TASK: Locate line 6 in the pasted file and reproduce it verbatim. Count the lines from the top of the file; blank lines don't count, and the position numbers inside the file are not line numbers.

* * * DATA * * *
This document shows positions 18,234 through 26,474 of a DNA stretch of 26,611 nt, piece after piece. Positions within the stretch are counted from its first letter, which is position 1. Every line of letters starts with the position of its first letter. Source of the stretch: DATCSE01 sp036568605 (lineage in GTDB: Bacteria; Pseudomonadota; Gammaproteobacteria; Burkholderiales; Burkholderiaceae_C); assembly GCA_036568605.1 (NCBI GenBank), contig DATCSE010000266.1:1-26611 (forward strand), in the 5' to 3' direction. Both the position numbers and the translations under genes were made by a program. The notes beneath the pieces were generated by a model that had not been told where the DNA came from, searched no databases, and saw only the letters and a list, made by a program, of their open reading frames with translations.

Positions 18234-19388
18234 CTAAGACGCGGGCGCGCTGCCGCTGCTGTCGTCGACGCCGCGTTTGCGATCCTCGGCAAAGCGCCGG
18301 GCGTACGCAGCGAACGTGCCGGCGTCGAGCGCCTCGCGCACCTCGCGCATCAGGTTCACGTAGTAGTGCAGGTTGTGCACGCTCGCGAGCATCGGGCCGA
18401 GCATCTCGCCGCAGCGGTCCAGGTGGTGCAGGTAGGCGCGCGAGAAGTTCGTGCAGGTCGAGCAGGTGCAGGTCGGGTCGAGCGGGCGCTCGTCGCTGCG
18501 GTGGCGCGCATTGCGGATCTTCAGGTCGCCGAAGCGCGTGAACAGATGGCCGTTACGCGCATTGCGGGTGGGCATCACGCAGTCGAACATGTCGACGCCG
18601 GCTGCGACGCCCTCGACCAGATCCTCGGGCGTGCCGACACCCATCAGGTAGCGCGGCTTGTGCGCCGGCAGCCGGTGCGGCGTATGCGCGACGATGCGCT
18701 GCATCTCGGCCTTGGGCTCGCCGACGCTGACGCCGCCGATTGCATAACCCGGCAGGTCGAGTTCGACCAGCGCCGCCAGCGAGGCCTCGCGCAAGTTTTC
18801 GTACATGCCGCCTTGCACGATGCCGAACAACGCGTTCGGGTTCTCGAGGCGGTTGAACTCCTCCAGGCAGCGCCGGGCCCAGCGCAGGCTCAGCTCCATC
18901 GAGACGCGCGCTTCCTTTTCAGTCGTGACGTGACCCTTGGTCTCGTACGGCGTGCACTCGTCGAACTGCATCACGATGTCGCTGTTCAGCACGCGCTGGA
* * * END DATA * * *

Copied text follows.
18501 GTGGCGCGCATTGCGGATCTTCAGGTCGCCGAAGCGCGTGAACAGATGGCCGTTACGCGCATTGCGGGTGGGCATCACGCAGTCGAACATGTCGACGCCG